Game 3: Ju gives Lei a break in a difficult position, ending in a draw

The third game of the Women's World Championship match ended in a draw as defending champion Ju Wenjun allowed Lei Tingjie to escape from a highly uncomfortable position in the middlegame. The score is now 1.5:1.5
After two draws and a day of rest, Ju Wenjun and Lei Tingjie resumed the battle. In the first two games, it was Lei who took the initiative. Now, the tables have turned.

Lei Tingjie was White and again she opened with 1.e4 and, like in game one (rather than her usual 1.d4). Women’s World Champion Ju Wenjun played the Berlin line in the Ruy Lopez – a popular variation among top world players. In contrast to the first game, Lei opted to respond with 1.d3, leading to the anti-Berlin.
Photo by David Llada
As early as move six, Ju Wenjun found herself sinking into deep thought, which lasted for 20 minutes. Whether this was a deliberate psychological tactic by Ju or simply a thorough check of her preparation, Lei was not unsettled by this and carried on.

However, after some imprecision by Lei, she lost a pawn and found herself in a difficult position. Ju got the upper hand and pressed on. Still, in a critical moment of the game, Ju opted to play 19…a5?! Wasting a precious tempo and letting White escape from a highly unpleasant position. Black still had chances to press on but, nearing severe time trouble, Ju opted to simplify which allowed White to regain a pawn and enter an equal endgame.

Despite being in a drawn position, Ju Wenjun pushed her opponent but Lei held on. The game ended on move 49, following a threefold repetition.
Photo by David Llada
In the post-game interview, Ju acknowledged that she had a good position but that it wasn’t that easy. “Black had some chances but it was very complicated.”

Here follows a closer look at game three of the match:

As per tradition in top events, the first move was made by an honorary guest - Deputy Director of the Shanghai Administration of Sports Zhao Guangsheng.
Photo by David Llada
In her second game with the white pieces, Lei again opened with 1.e4. By playing 3…Nf6 Ju Wenjun suggested continuing theoretical discussion in the Berlin, but Lei responded with 4.d3 – the anti-Berlin, protecting the e4-pawn instead of castling short, as she did in game one.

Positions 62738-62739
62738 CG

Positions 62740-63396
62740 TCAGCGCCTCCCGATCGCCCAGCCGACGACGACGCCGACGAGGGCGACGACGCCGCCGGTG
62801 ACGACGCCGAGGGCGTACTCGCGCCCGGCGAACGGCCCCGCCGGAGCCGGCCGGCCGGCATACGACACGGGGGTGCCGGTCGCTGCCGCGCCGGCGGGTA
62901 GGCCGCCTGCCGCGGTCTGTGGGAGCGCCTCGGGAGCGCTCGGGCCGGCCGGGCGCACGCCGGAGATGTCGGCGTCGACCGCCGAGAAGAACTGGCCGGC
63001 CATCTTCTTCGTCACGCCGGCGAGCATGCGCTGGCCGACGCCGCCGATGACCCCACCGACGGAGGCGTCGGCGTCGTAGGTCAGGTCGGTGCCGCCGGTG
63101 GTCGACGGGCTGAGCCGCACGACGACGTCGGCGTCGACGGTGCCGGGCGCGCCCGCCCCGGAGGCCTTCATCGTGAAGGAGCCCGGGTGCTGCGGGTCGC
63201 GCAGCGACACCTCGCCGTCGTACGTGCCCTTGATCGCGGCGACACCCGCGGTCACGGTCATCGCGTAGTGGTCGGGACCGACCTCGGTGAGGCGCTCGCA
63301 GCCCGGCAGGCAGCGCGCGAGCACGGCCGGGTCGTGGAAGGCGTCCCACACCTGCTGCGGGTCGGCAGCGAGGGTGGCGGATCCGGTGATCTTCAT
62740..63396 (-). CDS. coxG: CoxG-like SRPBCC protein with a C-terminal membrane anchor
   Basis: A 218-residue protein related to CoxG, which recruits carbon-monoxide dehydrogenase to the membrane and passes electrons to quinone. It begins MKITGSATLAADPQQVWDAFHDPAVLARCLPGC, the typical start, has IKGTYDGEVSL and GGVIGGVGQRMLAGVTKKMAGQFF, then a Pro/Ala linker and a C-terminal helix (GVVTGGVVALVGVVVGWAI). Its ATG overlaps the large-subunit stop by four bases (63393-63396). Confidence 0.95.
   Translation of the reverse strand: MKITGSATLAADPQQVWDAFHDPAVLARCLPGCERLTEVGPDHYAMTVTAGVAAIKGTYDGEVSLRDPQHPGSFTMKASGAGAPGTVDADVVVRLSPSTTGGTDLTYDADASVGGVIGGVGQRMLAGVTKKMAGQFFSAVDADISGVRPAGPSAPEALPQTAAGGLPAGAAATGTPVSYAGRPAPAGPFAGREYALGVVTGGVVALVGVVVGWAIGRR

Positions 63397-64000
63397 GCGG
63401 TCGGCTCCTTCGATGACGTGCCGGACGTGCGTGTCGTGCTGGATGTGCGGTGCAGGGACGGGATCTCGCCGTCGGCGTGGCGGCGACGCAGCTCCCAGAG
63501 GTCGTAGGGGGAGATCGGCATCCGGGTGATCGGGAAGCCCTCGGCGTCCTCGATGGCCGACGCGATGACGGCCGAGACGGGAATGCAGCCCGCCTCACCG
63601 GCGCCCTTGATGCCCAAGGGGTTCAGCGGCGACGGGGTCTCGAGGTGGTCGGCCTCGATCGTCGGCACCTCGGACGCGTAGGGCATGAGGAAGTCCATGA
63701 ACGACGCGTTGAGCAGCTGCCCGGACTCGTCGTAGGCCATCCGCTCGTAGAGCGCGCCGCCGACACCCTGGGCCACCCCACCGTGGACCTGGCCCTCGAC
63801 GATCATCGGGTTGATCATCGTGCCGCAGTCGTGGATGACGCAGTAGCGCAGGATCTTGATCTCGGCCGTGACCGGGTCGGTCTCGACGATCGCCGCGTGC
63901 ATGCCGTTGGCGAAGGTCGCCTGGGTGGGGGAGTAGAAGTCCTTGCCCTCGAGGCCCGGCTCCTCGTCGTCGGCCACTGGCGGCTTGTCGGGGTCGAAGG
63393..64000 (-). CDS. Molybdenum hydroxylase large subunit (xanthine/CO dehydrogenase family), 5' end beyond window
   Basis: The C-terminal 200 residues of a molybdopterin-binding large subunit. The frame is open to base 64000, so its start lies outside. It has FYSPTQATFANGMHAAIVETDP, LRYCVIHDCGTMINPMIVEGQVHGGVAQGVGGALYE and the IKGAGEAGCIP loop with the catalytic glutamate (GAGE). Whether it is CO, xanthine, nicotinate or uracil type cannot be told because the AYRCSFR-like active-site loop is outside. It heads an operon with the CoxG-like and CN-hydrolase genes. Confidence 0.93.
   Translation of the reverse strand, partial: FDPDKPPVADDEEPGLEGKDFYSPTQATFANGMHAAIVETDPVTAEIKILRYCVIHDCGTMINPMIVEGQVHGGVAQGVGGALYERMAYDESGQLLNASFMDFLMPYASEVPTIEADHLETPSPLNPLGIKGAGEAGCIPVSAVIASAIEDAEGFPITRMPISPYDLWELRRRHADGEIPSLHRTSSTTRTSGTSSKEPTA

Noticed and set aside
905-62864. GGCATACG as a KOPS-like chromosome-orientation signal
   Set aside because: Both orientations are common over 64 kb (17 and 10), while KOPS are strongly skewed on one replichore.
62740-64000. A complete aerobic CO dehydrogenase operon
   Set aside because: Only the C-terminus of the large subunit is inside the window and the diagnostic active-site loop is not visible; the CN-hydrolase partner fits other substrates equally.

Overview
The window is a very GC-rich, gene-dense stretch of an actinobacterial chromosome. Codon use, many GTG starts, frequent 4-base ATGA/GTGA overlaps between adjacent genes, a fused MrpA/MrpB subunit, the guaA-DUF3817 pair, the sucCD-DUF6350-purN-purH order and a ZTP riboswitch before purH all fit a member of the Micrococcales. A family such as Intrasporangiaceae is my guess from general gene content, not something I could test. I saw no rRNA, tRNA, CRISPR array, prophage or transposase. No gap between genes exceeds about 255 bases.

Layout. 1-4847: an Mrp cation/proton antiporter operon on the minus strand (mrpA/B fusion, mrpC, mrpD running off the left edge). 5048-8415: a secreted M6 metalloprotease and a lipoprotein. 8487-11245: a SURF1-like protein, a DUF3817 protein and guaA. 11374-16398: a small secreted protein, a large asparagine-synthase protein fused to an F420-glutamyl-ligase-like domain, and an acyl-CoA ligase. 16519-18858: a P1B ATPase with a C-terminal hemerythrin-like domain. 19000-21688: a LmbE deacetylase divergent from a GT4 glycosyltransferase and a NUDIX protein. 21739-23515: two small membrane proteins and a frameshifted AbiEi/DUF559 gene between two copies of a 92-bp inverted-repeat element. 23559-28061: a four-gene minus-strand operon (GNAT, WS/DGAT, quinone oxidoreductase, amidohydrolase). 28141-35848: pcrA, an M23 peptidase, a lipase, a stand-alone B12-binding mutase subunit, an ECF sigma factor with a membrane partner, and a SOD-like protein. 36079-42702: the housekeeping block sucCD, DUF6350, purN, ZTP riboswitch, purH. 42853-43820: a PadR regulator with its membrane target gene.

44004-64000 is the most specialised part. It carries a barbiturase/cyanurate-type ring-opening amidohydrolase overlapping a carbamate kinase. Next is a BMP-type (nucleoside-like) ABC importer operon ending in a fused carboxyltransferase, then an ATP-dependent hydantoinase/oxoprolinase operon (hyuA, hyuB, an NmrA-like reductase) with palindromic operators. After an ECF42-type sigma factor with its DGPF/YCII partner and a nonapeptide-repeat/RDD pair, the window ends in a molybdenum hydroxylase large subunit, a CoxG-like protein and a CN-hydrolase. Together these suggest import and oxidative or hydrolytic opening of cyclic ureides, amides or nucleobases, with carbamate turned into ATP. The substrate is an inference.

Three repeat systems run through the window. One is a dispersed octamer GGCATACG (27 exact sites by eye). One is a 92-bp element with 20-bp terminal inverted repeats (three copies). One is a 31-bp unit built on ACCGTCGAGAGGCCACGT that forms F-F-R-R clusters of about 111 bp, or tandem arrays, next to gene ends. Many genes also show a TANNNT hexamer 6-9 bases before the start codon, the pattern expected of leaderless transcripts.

Despite spending considerable time in the opening, the opponents followed the game of their counterparts (Yu Yangyi – Wang Hao, 2017) up to move ten, where Ju deviated with 10…Bb6.
Lei here played 12.Bf4?! unpinning the knight on f6. A much better option was 12.Bh4. After 12…Re8, the e4-pawn was hanging, and White had to find a way to protect it. The opponents reached the first critical moment of the game. Lei made a wrong choice – 13.Qc2?
13…Nxe4! It seems Lei missed this. After 14.Nxe4 Bf5 15.Rfe1 d5 16.Ne5 Bxe4 (16…dxe4 was slightly better) Black regained a piece and emerged with an extra pawn.

As Ju was thinking, Lei got off the board. It was the first time in the match either of the players had left the board during the game. Maybe she was doing some soul-searching after compromising her position.

Lei thought a lot about the next several moves, and her time advantage over Ju had evaporated. However, even deep thoughts did not save her from making a serious inaccuracy when she was close to equalizing.
After 19.Kh1?! Ju had two promising choices – 19…h5 or 19.Rxe5!

Instead, the defending Women’s World Champion opted for 19…a5?! to prevent White’s b2-b4 push and prepare c6-c5. Still, a surprising choice, allowing White necessary respite.

20.f3 Bf5 21.a4 The dangers for White are still there, but taking with a rook on e5 is no longer an option for Black. Ju had an edge, but the worst for White was now behind.

Both sides were gradually approaching time trouble. By move 23, Ju had 13 minutes on the clock, and Lei had 18 minutes.
Black should have held the tension and built up the pressure with 23…Qd8 or 23…h4. Instead, Ju decided to simplify, allowing White to escape a challenging position.

23…c5 24.dxc5 Qxe5 26.cxb6 cxb6 27.Bxb6 Re2
The game is heading for a draw. White got the pawn back; the queens and a pair of bishops are off the board. Soon another pair of rooks was exchanged, and, despite both players continuing, it was a dead draw. The opponents shook hands and split a point on move 49.

Despite the draw, the game marks an important turnaround for Ju, who was on the defensive in the first two games and now took over the initiative.

Game four of the match will be played on Sunday, 9th July, at 3 PM Local Time in Shanghai (GMT +8).